Unstable ice. Raging rivers. Fire-scorched landscapes. Deep within Alaska’s Yukon River Basin, residents faced with these obstacles during travel or hunting trips now use camera-enabled GPS units to send photographs to researchers across the state. Scientists at the Bonanza Creek LTER and University of Alaska, Fairbanks are using the images, along with the associated GPS coordinates, as a starting point for their investigation into how extensively climate change is impacting access to subsistence resources in interior Alaska.

When A Travel Hazard Becomes A Data Point

sled dogs pull supplies over bare patch of ground

Early-melting snow leaves sled dogs high and dry.
Credit: Miki Collins, project collaborator. 

Outside the urban areas around Anchorage, Fairbanks, and Juneau, Alaska is studded with small remote communities, most of which remain disconnected from the traditional road network. Whether out traveling or hunting, residents, largely Alaska natives, rely on their understanding of the natural landscape—when rivers will be frozen, what kind of fire dynamics to expect, when caribou or moose migrate—to survive and thrive in these remote regions. Almost 90% of these rural households rely either partially or entirely on subsistence hunting and gathering, lifestyles entirely outside the cash economy that operates in the rest of the state.

This research, funded as part of the NASA’s Arctic-Boreal Vulnerability Experiment (ABoVE) Project, intends to assess the severity and frequency of climate change-related disturbances across the landscape—and if possible, to project their trajectory, giving residents a clearer picture of what to expect in coming decades. The project is intended, first and foremost, to serve the needs of remote Alaskan communities. Helen Cold, a graduate researcher on the project, explains that this research represents a new social-ecological research paradigm: “We’ve gone beyond citizen science. The communities are the ones deciding what details need collecting [and then the scientists are following up on it.] We’re working with information gathered by the people who are living it. This project is a collaborative effort.”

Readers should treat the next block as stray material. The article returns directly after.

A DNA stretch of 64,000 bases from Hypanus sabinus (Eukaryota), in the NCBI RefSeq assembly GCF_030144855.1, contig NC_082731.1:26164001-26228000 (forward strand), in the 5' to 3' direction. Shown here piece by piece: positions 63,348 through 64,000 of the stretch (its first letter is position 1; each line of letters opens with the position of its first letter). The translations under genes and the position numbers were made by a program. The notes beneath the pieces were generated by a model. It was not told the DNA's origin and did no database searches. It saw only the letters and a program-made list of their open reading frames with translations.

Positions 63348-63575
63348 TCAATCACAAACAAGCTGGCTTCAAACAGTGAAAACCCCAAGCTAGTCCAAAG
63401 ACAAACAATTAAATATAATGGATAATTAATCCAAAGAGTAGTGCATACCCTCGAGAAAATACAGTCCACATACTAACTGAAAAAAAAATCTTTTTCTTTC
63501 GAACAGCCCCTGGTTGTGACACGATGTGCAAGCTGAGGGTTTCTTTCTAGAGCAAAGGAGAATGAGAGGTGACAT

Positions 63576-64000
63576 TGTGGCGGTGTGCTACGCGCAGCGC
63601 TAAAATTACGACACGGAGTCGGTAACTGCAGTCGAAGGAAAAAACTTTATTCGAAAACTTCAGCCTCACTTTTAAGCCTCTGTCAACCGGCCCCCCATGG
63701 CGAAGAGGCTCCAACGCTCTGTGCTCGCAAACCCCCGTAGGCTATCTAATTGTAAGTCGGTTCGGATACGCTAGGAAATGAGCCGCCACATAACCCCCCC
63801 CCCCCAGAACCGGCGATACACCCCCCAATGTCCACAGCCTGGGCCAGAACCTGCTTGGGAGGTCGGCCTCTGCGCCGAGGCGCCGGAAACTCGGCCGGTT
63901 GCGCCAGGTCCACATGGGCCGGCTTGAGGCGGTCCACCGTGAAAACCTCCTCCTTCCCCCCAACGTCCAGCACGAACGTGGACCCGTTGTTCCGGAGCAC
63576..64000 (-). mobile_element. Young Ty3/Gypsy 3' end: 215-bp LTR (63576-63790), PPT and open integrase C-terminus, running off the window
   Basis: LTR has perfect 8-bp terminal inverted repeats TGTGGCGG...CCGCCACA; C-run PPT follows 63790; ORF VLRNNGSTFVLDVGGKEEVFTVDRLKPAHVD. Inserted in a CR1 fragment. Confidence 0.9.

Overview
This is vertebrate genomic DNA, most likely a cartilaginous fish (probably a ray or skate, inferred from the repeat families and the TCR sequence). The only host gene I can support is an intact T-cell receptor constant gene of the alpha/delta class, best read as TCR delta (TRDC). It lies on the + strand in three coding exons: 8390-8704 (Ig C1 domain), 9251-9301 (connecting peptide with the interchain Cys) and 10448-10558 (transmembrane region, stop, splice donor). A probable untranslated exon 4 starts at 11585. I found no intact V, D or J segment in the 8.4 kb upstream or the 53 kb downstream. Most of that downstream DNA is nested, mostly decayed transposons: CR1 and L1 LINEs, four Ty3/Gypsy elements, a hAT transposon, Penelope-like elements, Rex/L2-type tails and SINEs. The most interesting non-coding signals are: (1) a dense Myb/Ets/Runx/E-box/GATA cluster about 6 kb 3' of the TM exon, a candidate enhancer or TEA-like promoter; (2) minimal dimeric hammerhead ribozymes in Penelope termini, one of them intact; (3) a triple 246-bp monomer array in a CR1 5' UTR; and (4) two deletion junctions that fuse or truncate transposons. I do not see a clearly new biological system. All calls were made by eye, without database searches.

Moving From Local Disturbance to Regional Trend

Local participants started reporting in March and will continue for a full calendar year. In just the initial data, climate change impacts are evident: early snow melt and heavy rains meant higher river levels, which made travel difficult and prevented trappers from laying their lines; more frequent and intense fires obstructed movement and changed prime hunting and gathering areas.

clouds reflected on puddled ice

Early ice melt near Tok, AK.
Credit: Matt Snyder, project collaborator.

Residents’ reports will be followed up by multidisciplinary groups of scientists conducting field-based assessments. They will aim to answer a few basic questions: What mechanism is driving the disturbance? And what ecosystem characteristics in the area resulted in this landscape change? Together, these answers will point scientists toward a better understanding of which other locations likely face these same changes.

Generalizing the reams of local data researchers will collect is a challenge. Luckily, the team has another tool in their back pocket to help them: satellite imagery of the area is extensive. If a local disturbance (e.g. dangerous river ice) has a unique signature, then the team can study remote imagery statewide to identify what other areas might also be experiencing it. LANDSAT archives go back to the early 1980s, so the team can cull records across three and a half decades to see if the extent of disturbances has indeed changed over time and whether they can identify a recognizable trend.

Social-Ecological Research Identifies Vulnerability, Builds Resilience

Todd Brinkman, the project’s lead investigator, described his hope that research outcomes will be useful in two ways. First, quantifying changes statewide will help government agencies to get a better grasp on how many households are affected—and by how much.

sled dogs swim a sled across a river

In the absence of lake ice, sled dogs swim the crossing at Lake Minchumina
Credit: © Miki Collins

Secondly, and more importantly in Brinkman’s mind, this research will give remote communities the tools to remain self-reliant by adapting along with climate change. The Department of Fish and Game, the Forest Service, tribal councils, and tribal organizations are all partners in the project and can act in different ways to help maintain access to subsistence resources. Regulatory agencies, for example, could lengthen fishing or hunting seasons to accommodate for travel disruptions, and tribal organizations could help residents identify successful adaptation strategies. Brinkman expects further LTER research to focus explicitly on how to spread these strategies between communities, facilitating accelerated collective learning.

 

For more information, read the project’s ABoVe profile and find out more about Bonanaza’s Social-Ecological Research Program. Also check out NASA’s recent blog coverge of the project.